To some, the rumbling of bulldozers and crashing of a load of dirt into a dump truck bed is noise pollution.
But to those at the future site of the Seamark Ranch, these are the sounds of hope and a better tomorrow.
The 468-acre ranch in Jacksonville, Fla., will soon be the home to up to 96 boys and girls with nowhere else to turn.
Its founder, Keith Denton, knows a place like Seamark can do wonders for a child. At the age of 10, he was dropped off at a similar facility in Alabama. Following his graduation from college, Denton returned to the ranch to serve as development director and later as its administrator.
In 2001, he and his wife, April, began working on making Seamark Ranch a reality. In addition to 10 to 12 “traditional” homes (with up to eight children and two house parents), the campus also will include a counseling center, chapel, athletic center, barn, equestrian program and farming center. Lakes and trails will be available for recreational activities.
But before that happens, there has been plenty of work to do.
Leading the charge are members of the Utility Contractors Association of North Florida (UCANF). One of the ranch’s board members is Ryan Schmitt of A.J. Johns Inc., who also is a board member at UCANF.
The association adopted Seamark Ranch as its charity after Denton spoke to the group. Its members have been building it since late 2003. Since then, several contractors have assisted with the project: A.J. Johns Inc., All Florida Site and Utilities Inc., Blackrock Construction, E.W.P. Construction Inc., Florida Roads Contracting Inc., John Woody Inc. and Phillips and Jordan Inc.
Two dealerships, Ring Power and Industrial Tractor Company, have donated equipment.
So far, Glenn Lassiter, director of ranch and farming operations, estimates the companies have donated $1 million in services. He could not estimate the final amount, as he is not sure what material will be used to construct the ranch’s roadways.
The site, an old piece of timber company property, first had to be cleared of trees, some of which had been growing for 20 years. The land clearing was completed by crews from Phillips and Jordan, J.B. Coxwell and A.J. Johns. A significant amount of trees were left in place, including a large portion of the eastern end of the property around the Black Creek.
Lassiter said the crews have been challenged by the quality of the dirt on site. They encountered “sugar sand” at the site of the first boys’ home to be constructed, which was not stable enough to hold a structure. However, when digging out one of the lakes on site, Lassiter said crews pulled up sandy clay “that dries like concrete,” with which they constructed the building pad.
In 2004, the crews tackled clearing the 54-acre (22 ha) livestock grazing pasture in the northwest corner of the property. Approximately 75,000 cu. yds. (57,300 cu m) of dirt has been moved at the site.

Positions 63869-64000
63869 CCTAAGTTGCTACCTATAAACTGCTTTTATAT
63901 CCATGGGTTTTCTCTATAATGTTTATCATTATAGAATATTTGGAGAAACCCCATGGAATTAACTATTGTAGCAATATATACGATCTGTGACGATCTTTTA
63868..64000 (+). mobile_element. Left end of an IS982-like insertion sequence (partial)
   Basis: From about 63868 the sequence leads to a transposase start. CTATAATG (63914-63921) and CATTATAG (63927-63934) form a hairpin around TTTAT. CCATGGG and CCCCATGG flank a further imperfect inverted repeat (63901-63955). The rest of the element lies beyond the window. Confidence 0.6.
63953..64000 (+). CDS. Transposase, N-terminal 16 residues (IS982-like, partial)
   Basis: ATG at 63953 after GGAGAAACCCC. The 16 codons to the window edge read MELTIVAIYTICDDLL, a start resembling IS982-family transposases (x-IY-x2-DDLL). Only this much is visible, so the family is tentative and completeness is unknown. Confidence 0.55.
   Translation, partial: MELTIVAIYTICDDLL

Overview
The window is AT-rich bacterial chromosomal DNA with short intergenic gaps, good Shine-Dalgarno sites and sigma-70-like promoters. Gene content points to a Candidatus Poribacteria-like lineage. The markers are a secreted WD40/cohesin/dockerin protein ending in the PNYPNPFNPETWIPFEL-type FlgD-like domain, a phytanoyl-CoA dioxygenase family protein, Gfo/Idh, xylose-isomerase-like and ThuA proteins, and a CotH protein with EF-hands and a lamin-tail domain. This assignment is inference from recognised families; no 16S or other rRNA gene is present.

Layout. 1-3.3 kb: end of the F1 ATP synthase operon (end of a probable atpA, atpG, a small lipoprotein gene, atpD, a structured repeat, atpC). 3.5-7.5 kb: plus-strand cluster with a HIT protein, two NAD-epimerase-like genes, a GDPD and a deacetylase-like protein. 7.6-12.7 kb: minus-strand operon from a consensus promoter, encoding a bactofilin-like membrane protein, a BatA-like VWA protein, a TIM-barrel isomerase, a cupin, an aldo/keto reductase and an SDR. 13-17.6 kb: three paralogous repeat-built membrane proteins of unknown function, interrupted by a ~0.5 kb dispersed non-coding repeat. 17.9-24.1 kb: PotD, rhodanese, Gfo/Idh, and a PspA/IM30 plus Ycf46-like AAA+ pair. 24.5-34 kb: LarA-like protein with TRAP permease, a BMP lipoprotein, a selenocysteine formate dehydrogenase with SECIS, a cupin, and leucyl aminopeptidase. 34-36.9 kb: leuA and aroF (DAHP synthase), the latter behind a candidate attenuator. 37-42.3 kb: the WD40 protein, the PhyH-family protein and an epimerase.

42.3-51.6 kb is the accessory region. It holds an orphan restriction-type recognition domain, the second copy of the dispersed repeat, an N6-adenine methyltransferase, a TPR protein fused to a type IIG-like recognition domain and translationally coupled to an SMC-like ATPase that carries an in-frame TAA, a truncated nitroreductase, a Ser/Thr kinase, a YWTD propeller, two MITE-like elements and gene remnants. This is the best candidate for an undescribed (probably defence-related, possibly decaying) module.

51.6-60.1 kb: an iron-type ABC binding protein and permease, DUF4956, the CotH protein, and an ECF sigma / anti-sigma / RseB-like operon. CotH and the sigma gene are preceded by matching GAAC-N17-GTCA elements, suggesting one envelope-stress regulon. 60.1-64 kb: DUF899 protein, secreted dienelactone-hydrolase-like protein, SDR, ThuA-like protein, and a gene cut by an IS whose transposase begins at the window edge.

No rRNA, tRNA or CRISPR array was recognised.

The amount of the work being completed each day ebbs and flows, Lassiter said. At the peak of the lake work, he said six or seven operators were on site running an excavator and five off-road trucks. When a piece of machinery was empty, Lassiter would hop in the cab to help out.
With a crew that consists of volunteers from so many contractors, the work is usually led by the most experienced person at the site that day. And when that person leaves, someone else steps into the supervisory role. When a problem crops up, such as a piece of equipment going down, Lassiter will step in.
More often than not, he said the crews are able to take care of themselves. And he said they seem to be truly connected with the work they’re doing and keep in mind the fact that their labor will benefit children in need.
Schmitt said it’s challenging for the contractors to include the Seamark Ranch in their already busy schedules, but they do the best they can. Most are able to send two or three operators and pieces of equipment to the site at a time.
“People have really opened up their resources,” Schmitt said.
He credits Lassiter with keeping everyone on task and motivated. As a team, Schmitt said they’re producing “a tremendous accomplishment.”
At this point of the project, Lassiter said he is focusing on the structures — the only work not being competed by UCANF members. They will, however, be back on site to build the roads. Beazier Homes has completed one boys home.
As far as earthwork, the only major task left is the construction of an 8-acre (3.2 ha) lake. Lassiter is hoping to find a contractor that will dig the lake for the dirt.
While the crew mostly consists of volunteers, they are still working to meet a solid deadline. Lassiter said the staff and children are moving in during spring 2007.
Kathy Blackman, executive director of UCANF, said the association has donated its services to charities in the past, including the Baptist Home for Children and Dreams Come True (an organization with the goal of making the dreams of children with life-threatening illnesses become reality), but nothing to this scale. CEG